The mid-sierra zone (5,000-8,000 ft or 1,524-2,438 m) creates ideal conditions for giant sequoia growth. Mild winter and summer temperatures, deep winter snowpack, and a rich fire history have made it possible for the world's largest tree to get its biggest in these parks. Sequoia and Kings Canyon National Parks boast many of the world's largest trees by volume. The General Sherman Tree is the largest in the world at 52,508 cubic feet (1,487 cubic meters). The General Grant Tree is the second largest at 46,608 cubic feet (1,320 cubic meters).
Top Thirty Largest Sequoias
General Table Information
This list of the world's largest giant sequoia trees were calculated based on trunk volume only. It does not include the volume of branches, foliage, or roots.
Until 2003, the Washington Tree in Giant Forest (Sequoia National Park) was the second-largest sequoia. After being reduced by fire, it no longer ranks among the top 30.
General Grant and President Trees
Scientists measured the President Tree extensively in 2011-12. They discovered that if branch volume is included with trunk volume, the President Tree is the second largest and the Grant Tree is the third largest (see "Scaling a Forest Giant" National Geographic, December 2012).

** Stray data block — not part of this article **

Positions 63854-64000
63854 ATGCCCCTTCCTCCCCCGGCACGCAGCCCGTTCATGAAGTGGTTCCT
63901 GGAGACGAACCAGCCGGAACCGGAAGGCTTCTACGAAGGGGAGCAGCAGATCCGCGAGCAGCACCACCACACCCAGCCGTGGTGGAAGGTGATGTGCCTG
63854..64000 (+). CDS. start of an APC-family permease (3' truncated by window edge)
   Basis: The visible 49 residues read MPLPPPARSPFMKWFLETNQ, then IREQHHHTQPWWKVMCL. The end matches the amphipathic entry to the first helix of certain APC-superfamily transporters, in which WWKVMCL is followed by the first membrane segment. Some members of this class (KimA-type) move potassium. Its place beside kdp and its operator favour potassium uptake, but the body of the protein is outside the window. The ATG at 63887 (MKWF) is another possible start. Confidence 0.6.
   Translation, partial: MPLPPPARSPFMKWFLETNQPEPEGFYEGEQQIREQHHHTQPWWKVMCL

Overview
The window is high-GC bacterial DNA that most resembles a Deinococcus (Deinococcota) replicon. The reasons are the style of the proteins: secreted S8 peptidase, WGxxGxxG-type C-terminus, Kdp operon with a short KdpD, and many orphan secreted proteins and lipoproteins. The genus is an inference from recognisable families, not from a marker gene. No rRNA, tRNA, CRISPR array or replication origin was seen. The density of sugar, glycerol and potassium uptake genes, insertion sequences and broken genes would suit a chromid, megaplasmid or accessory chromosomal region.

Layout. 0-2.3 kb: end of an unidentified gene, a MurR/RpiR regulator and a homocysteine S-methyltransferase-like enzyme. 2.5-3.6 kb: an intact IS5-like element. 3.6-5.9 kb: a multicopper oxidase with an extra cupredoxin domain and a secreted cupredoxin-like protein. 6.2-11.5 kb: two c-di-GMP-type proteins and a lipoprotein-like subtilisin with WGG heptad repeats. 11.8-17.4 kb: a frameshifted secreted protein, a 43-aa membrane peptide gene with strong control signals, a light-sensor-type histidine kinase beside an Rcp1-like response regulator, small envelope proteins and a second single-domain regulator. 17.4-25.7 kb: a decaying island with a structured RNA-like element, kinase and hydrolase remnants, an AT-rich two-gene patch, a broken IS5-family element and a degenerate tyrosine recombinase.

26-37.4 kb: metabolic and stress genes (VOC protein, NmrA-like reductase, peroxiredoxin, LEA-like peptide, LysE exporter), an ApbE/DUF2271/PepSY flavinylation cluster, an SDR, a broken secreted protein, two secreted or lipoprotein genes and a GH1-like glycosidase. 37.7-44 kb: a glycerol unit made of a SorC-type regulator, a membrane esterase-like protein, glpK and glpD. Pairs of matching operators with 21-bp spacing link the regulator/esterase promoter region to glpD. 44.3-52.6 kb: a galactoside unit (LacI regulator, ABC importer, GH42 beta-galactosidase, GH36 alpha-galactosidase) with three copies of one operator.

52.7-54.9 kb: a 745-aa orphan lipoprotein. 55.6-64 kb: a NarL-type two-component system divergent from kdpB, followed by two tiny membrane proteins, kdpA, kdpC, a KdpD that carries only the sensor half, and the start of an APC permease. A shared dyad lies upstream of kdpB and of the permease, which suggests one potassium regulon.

Unnamed Tree (12th largest)
As part of a park-approved project, this unnamed tree was found and measured in 2001.
Explore Sequoia Groves
Whether you see them from your car or hike to a remote grove, giant sequoias inspire awe and wonder.
Learn about the largest trees in the world, and their relationship to fire and climate.
Giant Sequoias and Drought
Recent severe drought and tree mortality prompted research to study the sensitivity of giant sequoias to drought.
Last updated: September 25, 2021